SEARCHLIGHT – Diatom motility as driver of estuarine microphytobenthos productivity: species-specific photobehavior, photoprotection strategies, and light sensing mechanisms


João Serôdio


Projetos de Investigação Científica e Desenvolvimento Tecnológico em Todos os Domínios Científicos - 2021


01/01/2022 - 31/12/2024

Funding for CESAM

247220,72 €

Total Funding

247220,72 €

Funding Entity

Orçamento de Estado - OE

Proponent Institution

Universidade de Aveiro

Participating Institutions

  • LEMAR, Université de Bretagne Occidentale (FR)
  • Department of Biology, Mount Allison University (CA)


Diatoms are single-cell microalgae renowned for their uniquely complex and beautifully intricate silica-based cell walls. Diatoms are evolutionarily diverse and extraordinarily successful, and of major ecological importance. Their photosynthesis captures 40% of the total carbon fixed by marine ecosystems, the equivalent to 20-25% of the total carbon fixation by all aquatic and terrestrial ecosystems combined. Of all diatoms, the group of raphid pennates stands out as being the evolutionarily most recent (ca. 30 million years old) but nevertheless the largest in number of species. In contrast with their planktonic ancestors, these species are mostly benthic and capable of directed motility, a unique trait amongst diatoms. This group has been immensely successful in colonizing benthic habitats. Particularly in tidal estuaries, the raphid pennates dominate microbial communities (microphytobenthos, MPB) that form dense and diverse biofilms covering extensive intertidal sedimentary areas. MPB biofilms are highly productive, capable of exceeding the areal and ecosystem-level productivity of the overlying phytoplankton.The capacity for motility has been hypothesized to be a major factor explaining the evolutionary success, diversification, and productivity of benthic diatoms, as it allows for coping with and actively exploiting the resource heterogeneity of the sedimentary habitat. While this unique form of behavioral photoregulation has attracted considerable interest over decades, several major gaps in knowledge still persist. This project addresses these gaps through the use of novel methodological approaches, designed to overcome the limitations of previous studies: (i) combining for the first time microfluidics and microscopy bioimaging of photosynthetic activity, enabling the study of single cell photobehavior and photosynthesis in light microgradients; and (ii) applying a high-throughput chlorophyll fluorescence imaging method, recently developed by the PI and team members, allowing the fast and integrated quantification of photosynthetic and VM responses of multiple samples, including PSII photoinactivation and repair, key processes of photoinhibition. The results of the project are expected to generate an integrated understanding of the adaptive value of phototaxis in diatoms, and of how photobehavior enhances photosynthesis at the cellular level, and ultimately supports the high productivity of estuarine intertidal areas.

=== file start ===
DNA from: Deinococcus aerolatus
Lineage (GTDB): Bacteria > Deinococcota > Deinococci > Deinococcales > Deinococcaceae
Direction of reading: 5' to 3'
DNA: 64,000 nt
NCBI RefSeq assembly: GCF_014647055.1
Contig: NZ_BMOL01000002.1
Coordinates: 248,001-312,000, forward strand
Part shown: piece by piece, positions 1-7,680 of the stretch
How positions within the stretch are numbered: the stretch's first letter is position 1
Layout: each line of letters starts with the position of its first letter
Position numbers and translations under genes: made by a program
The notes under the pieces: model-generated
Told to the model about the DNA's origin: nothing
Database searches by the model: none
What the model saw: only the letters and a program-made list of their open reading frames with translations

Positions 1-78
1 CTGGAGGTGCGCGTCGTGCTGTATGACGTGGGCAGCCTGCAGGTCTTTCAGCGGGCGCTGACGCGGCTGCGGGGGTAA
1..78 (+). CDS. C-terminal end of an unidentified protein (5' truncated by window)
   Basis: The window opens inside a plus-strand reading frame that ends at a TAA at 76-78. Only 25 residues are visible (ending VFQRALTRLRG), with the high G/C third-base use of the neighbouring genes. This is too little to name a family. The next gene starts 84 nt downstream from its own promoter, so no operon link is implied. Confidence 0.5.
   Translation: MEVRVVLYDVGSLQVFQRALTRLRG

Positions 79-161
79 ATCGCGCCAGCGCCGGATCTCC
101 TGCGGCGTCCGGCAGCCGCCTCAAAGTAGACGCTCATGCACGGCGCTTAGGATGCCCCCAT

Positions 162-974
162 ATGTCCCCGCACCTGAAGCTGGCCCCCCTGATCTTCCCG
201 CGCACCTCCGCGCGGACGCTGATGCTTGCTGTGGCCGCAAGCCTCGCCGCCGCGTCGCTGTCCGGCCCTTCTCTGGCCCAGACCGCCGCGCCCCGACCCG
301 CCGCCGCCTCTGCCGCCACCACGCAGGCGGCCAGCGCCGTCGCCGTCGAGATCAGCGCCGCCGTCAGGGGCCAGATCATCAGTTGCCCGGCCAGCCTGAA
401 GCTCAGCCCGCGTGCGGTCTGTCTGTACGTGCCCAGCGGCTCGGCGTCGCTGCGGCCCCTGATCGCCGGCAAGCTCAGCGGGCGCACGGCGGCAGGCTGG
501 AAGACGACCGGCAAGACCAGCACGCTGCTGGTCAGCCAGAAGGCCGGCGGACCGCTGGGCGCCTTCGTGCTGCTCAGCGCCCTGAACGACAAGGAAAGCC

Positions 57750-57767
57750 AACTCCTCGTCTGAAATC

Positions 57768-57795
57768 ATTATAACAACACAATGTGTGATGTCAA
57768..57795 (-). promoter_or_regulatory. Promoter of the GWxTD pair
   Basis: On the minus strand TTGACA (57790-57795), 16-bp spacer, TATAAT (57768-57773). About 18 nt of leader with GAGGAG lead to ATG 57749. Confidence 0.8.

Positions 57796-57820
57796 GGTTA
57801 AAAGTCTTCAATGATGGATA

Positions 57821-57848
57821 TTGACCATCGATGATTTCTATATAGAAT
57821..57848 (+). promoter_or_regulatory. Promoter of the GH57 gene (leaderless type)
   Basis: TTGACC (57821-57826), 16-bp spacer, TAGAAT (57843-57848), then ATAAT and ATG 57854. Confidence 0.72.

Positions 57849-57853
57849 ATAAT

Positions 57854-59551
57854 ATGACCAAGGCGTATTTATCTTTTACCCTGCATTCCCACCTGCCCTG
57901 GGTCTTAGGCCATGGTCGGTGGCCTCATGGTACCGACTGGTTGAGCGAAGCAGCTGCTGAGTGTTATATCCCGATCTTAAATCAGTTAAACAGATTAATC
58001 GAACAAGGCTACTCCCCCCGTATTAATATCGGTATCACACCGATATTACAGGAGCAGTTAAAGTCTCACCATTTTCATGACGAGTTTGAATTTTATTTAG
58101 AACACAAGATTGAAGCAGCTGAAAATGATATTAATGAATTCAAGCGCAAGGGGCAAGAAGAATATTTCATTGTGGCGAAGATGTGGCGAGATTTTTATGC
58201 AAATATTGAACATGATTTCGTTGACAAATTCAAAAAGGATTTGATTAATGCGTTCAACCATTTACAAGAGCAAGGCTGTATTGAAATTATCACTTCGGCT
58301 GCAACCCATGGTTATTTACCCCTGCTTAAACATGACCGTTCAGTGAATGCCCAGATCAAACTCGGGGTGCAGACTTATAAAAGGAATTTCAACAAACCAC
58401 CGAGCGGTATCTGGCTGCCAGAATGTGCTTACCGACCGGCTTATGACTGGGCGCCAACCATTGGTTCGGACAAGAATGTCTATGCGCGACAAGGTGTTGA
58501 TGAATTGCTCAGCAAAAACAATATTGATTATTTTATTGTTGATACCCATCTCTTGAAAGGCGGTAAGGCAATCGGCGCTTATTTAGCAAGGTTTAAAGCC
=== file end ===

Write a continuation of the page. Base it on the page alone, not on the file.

CESAM members in the project

Jörg Christian Frommlet

Investigador Doutorado

Johannes Wilhelm Goessling

Investigador júnior

Silja Frankenbach

Investigadora Júnior